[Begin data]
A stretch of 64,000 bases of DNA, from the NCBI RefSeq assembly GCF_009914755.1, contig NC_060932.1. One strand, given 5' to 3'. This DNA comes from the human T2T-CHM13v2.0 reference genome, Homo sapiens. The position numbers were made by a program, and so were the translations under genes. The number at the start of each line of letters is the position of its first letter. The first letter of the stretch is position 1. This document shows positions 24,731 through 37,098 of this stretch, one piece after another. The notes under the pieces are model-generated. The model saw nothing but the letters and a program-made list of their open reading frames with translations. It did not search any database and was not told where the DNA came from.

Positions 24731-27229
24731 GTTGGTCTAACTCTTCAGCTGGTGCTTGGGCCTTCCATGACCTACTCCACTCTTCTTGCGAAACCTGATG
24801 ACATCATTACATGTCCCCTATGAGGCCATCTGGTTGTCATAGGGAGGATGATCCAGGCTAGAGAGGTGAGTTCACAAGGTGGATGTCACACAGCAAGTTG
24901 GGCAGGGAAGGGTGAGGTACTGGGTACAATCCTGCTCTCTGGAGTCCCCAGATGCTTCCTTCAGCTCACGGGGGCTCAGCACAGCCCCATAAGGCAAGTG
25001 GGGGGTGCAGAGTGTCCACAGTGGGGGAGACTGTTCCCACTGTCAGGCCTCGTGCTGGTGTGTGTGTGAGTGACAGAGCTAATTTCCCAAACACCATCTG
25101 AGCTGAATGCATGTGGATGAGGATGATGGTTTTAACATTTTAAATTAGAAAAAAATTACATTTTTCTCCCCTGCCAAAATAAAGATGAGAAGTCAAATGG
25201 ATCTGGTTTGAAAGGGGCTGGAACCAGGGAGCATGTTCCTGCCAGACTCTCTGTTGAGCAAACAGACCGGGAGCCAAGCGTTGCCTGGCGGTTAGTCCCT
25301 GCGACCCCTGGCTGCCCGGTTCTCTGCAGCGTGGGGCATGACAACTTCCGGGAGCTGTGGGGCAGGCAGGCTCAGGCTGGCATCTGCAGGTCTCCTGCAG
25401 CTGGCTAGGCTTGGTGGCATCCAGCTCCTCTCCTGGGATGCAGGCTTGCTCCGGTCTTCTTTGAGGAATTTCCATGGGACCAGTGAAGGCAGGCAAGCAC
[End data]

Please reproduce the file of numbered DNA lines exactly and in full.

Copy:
A stretch of 64,000 bases of DNA, from the NCBI RefSeq assembly GCF_009914755.1, contig NC_060932.1. One strand, given 5' to 3'. This DNA comes from the human T2T-CHM13v2.0 reference genome, Homo sapiens. The position numbers were made by a program, and so were the translations under genes. The number at the start of each line of letters is the position of its first letter. The first letter of the stretch is position 1. This document shows positions 24,731 through 37,098 of this stretch, one piece after another. The notes under the pieces are model-generated. The model saw nothing but the letters and a program-made list of their open reading frames with translations. It did not search any database and was not told where the DNA came from.

Positions 24731-27229
24731 GTTGGTCTAACTCTTCAGCTGGTGCTTGGGCCTTCCATGACCTACTCCACTCTTCTTGCGAAACCTGATG
24801 ACATCATTACATGTCCCCTATGAGGCCATCTGGTTGTCATAGGGAGGATGATCCAGGCTAGAGAGGTGAGTTCACAAGGTGGATGTCACACAGCAAGTTG
24901 GGCAGGGAAGGGTGAGGTACTGGGTACAATCCTGCTCTCTGGAGTCCCCAGATGCTTCCTTCAGCTCACGGGGGCTCAGCACAGCCCCATAAGGCAAGTG
25001 GGGGGTGCAGAGTGTCCACAGTGGGGGAGACTGTTCCCACTGTCAGGCCTCGTGCTGGTGTGTGTGTGAGTGACAGAGCTAATTTCCCAAACACCATCTG
25101 AGCTGAATGCATGTGGATGAGGATGATGGTTTTAACATTTTAAATTAGAAAAAAATTACATTTTTCTCCCCTGCCAAAATAAAGATGAGAAGTCAAATGG
25201 ATCTGGTTTGAAAGGGGCTGGAACCAGGGAGCATGTTCCTGCCAGACTCTCTGTTGAGCAAACAGACCGGGAGCCAAGCGTTGCCTGGCGGTTAGTCCCT
25301 GCGACCCCTGGCTGCCCGGTTCTCTGCAGCGTGGGGCATGACAACTTCCGGGAGCTGTGGGGCAGGCAGGCTCAGGCTGGCATCTGCAGGTCTCCTGCAG
25401 CTGGCTAGGCTTGGTGGCATCCAGCTCCTCTCCTGGGATGCAGGCTTGCTCCGGTCTTCTTTGAGGAATTTCCATGGGACCAGTGAAGGCAGGCAAGCAC